Prospective Students

Information for Prospective Students

We are very excited you’re interested in studying economics with us. As an undergraduate student in the Department of Economics at the University of New Mexico, you will have the opportunity to learn about the most pressing problems of this century through the lens of an economist. Working with a committed, diverse faculty, you will learn in-demand skills and knowledge as you progress through the program. You will take a set of foundational economics courses before embarking on electives that suit your own interest. There is also a host of ways to Enrich Your Econ Degree through research opportunities, internships, study abroad, and much more.  

The undergraduate program offers a major and minor both on campus and online. Beginning in Academic Year 2023-2024, the Department of Economics is excited to offer a Shared Credit Master of Arts in Economics Plan III (coursework only). Learn more here!

Whether you’re a new incoming freshman with your heart set on economics, transitioning out of the exploration/undecided period, or kicking around the idea of switching majors, we’ll be here for you when you’re ready to declare Economics as your major. It’s never too early or too late to join our program.

Flexible Learning Paths

The breadth of electives and flexibility of the program allows students to choose coursework that best fits their interests and post-graduate ambitions. Below are suggested courses grouped by focus but you can choose any combination of courses for your degree. Note - not all courses we offer are listed below and many may fall into more than one area. See the Course Catalog for a full list of course offerings. Students are encouraged to discuss the selection of electives with the Economics Undergraduate Advisor or Undergraduate Director.

Public Policy Economics: for students planning to pursue a career with a local, state or federal government agency, plan to earn an advanced degree in public administration or public policy, and/or for students interested in how governments can improve social welfare.
ECON 2220: Economics of Race and GenderPlus Complementary course by individual policy interest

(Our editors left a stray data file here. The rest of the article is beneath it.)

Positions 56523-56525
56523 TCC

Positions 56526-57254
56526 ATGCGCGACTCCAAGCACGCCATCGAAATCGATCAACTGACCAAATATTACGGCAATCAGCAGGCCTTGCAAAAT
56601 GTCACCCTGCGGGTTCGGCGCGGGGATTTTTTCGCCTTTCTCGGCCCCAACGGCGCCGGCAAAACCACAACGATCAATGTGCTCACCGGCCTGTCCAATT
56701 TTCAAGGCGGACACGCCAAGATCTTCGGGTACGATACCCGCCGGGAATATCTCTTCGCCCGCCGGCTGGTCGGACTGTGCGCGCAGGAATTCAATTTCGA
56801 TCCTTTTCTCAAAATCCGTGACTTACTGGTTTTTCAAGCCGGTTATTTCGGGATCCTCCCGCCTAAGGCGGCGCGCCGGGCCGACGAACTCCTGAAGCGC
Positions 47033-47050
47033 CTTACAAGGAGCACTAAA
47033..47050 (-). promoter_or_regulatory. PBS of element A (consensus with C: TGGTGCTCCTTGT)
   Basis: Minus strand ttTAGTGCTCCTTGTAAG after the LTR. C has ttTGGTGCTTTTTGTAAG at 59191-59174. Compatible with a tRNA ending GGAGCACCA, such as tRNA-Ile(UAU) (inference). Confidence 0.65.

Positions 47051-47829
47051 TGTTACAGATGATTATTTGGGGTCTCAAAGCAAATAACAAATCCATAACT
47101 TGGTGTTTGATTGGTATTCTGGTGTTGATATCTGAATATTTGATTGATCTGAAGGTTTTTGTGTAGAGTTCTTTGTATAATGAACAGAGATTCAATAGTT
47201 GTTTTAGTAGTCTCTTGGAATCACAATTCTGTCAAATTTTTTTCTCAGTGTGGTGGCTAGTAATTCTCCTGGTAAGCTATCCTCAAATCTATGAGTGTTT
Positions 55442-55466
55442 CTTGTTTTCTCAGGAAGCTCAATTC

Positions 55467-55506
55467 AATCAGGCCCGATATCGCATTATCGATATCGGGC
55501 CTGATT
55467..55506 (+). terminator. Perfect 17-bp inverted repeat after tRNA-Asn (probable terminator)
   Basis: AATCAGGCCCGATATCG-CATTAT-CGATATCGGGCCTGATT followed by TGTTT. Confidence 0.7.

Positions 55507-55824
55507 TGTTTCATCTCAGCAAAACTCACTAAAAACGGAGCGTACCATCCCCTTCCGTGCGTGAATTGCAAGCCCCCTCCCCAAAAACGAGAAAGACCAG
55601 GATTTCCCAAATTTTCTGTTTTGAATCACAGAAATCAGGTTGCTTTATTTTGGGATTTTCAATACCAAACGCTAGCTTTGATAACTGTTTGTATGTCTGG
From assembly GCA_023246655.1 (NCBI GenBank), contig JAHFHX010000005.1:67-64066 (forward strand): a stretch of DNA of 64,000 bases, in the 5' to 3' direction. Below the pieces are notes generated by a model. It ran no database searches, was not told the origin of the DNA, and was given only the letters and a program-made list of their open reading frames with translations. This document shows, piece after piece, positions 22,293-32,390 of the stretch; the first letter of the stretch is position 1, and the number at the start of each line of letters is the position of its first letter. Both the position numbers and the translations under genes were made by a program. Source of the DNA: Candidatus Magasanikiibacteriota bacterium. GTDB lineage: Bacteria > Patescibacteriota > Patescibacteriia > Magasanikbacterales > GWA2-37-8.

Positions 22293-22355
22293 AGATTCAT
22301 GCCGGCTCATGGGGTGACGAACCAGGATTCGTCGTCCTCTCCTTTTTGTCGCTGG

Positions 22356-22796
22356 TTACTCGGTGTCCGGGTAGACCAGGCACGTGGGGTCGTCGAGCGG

ECON 315: Money and BankingHealth Economics:
ECON 331: Poverty and Discrimination  ECON 335: Health Economics
ECON 350: Public Finance  ECON 410: Topics in Health Economics
ECON 360: History of Economic ThoughtLabor Economics:
ECON 369: Problem Based Learning Using Data  ECON 320: Labor Economics
ECON 408: Economic Forecasting Methods  ECON 330: Consumer Economics
ECON 409: Intermediate Econometrics  ECON 427: Topics in Labor Economics
ECON 466: Public Sector Project AnalysisEnvironmental: 
  ECON 342: Environmental Economics
  ECON 343: Natural Resource Economics
Firms and Markets:
  ECON 332: Economics of Regulation
  ECON 333: Industrial Organization
International Development and Sustainability Economics: for students planning to pursue a career that focuses on economic growth and well-being through physical, human, social, and environmental resources and domestic and international policies in the context of low-income and emerging economies.
ECON 321: Development EconomicsECON 369: Problem Based Learning Using Data
ECON 331: Poverty and DiscriminationECON 408: Economic Forecasting Methods
ECON 343: Natural Resource EconomicsECON 424: International Trade
ECON 335: Health Economics
Quantitative Economics (Data Analysis, Economic Modeling, and Forecasting): for students planning to pursue a career as financial or economic analysts, policy analysts, or forecasters; or for students planning to attend graduate studies in economics.
ECON 369: Problem Based Learning Using DataECON 408: Economic Forecasting Methods
ECON 402: Applied Economic Theory and AnalysisECON 409: Intermediate Econometrics
ECON 407: Mathematical Methods in Economics